ITECHMER intends to offer a programme that deals with major challenges facing the French and European fishing industries. Each edition includes a round table discussion with a European dimension. Following the theme of Brexit at the three previous editions, a round table entitled “Maritime planning: what access to resources tomorrow?” will bring together organisations from the European fishing industry on Friday 13th October, from 10:30am to 12:30pm. Interview with Ivan Lopez, President of EFBA, European Bottom Fishing Alliance
“Growing pressure exerted by new oceanic activities on the exploitation of the sea has led to zoning of the sea, in particular zones for the development of these activities, but also zones to be protected. For many, zoning has left fishing out of the process, with the idea that you can always fish anywhere. But some zones should not be closed to fishing, particularly those traditionally exploited. The future of our sector will largely be determined by the debate surrounding this zoning process, and by the question of whether the only activity that has always been at sea will have (or rather retain) the capacity to develop.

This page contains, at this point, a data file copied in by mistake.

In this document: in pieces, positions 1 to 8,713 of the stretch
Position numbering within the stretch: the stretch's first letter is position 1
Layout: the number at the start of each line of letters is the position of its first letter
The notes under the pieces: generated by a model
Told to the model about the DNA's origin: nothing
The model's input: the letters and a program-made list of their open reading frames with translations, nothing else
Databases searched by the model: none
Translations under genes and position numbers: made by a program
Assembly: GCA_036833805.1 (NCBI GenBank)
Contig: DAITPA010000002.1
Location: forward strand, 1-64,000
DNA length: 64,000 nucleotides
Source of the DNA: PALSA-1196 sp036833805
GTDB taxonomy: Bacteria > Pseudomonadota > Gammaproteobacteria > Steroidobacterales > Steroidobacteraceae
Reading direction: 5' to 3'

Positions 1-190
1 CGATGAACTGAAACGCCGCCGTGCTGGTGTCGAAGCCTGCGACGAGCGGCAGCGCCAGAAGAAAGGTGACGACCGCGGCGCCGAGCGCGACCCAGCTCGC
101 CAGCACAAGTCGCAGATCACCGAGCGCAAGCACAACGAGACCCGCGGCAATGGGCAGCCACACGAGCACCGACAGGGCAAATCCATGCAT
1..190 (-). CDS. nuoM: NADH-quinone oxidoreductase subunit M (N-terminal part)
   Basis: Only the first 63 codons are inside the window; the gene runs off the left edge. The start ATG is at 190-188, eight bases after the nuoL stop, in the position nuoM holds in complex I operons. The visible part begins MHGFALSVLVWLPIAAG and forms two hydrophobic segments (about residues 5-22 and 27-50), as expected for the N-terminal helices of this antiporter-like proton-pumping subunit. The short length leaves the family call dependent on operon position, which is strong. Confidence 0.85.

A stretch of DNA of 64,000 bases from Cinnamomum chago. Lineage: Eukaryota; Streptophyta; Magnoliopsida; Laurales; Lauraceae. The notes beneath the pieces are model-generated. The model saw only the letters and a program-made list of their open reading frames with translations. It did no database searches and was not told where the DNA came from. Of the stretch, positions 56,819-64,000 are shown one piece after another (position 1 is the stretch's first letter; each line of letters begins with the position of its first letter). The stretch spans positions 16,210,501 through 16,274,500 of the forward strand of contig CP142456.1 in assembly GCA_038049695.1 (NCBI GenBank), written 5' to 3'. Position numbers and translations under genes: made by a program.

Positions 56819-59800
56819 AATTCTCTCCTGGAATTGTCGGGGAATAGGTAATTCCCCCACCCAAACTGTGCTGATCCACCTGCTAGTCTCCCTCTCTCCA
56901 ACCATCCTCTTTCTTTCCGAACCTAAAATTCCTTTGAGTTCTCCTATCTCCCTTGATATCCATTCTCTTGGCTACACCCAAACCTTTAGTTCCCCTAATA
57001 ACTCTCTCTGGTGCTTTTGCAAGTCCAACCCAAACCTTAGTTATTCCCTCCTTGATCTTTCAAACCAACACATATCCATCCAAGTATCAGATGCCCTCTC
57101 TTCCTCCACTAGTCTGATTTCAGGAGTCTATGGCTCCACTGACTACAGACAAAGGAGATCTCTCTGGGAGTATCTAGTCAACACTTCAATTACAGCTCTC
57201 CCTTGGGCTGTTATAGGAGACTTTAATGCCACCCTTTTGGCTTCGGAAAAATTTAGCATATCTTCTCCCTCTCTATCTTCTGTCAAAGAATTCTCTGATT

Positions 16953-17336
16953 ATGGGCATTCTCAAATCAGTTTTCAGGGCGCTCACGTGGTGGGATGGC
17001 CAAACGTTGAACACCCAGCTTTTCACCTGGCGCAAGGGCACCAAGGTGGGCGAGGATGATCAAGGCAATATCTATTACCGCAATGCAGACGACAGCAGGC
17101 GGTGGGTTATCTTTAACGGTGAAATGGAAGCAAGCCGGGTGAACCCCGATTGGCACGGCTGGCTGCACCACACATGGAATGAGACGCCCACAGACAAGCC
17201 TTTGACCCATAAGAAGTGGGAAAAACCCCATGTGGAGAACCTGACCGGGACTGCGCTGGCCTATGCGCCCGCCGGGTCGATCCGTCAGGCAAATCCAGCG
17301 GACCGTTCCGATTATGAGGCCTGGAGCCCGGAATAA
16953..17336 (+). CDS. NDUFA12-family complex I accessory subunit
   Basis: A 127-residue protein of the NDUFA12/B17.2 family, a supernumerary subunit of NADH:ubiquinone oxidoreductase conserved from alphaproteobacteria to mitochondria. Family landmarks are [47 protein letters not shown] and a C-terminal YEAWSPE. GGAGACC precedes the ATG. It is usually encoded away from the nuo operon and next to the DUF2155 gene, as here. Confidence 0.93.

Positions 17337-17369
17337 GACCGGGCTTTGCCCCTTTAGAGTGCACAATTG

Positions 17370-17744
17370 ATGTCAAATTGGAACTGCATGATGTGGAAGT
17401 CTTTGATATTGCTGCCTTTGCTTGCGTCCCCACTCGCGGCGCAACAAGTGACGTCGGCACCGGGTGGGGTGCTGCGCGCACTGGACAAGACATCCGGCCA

The greatest threat is being expelled from our historic fishing grounds with no guarantee of new opportunities, but also of not finding a politically accepted management method that will allow activity to continue. Increasingly, the industry feels it is being sacrificed for the peace of mind of the state of the oceans. We know this an error that will cost dearly in the future, with less healthy, less sustainable food and oceans whose health hasn’t really improved because the original diagnosis was wrong.
Solutions will come first and foremost from a change in our approach to fishing, from a more integrated perspective, looking at the agreed food needs of our societies and how we want to fulfil them. Likewise, we need to stop trying to find solutions to the issue of ocean health solely through fishing, and engage in a sincere debate on the following issues: what activities are necessary at sea, what new activities are really necessary and really beneficial to society, and what activities risk creating future problems rather than permanent solutions? And above all, how will the sector cope with the need to communicate about its activities and society’s expectations of them?”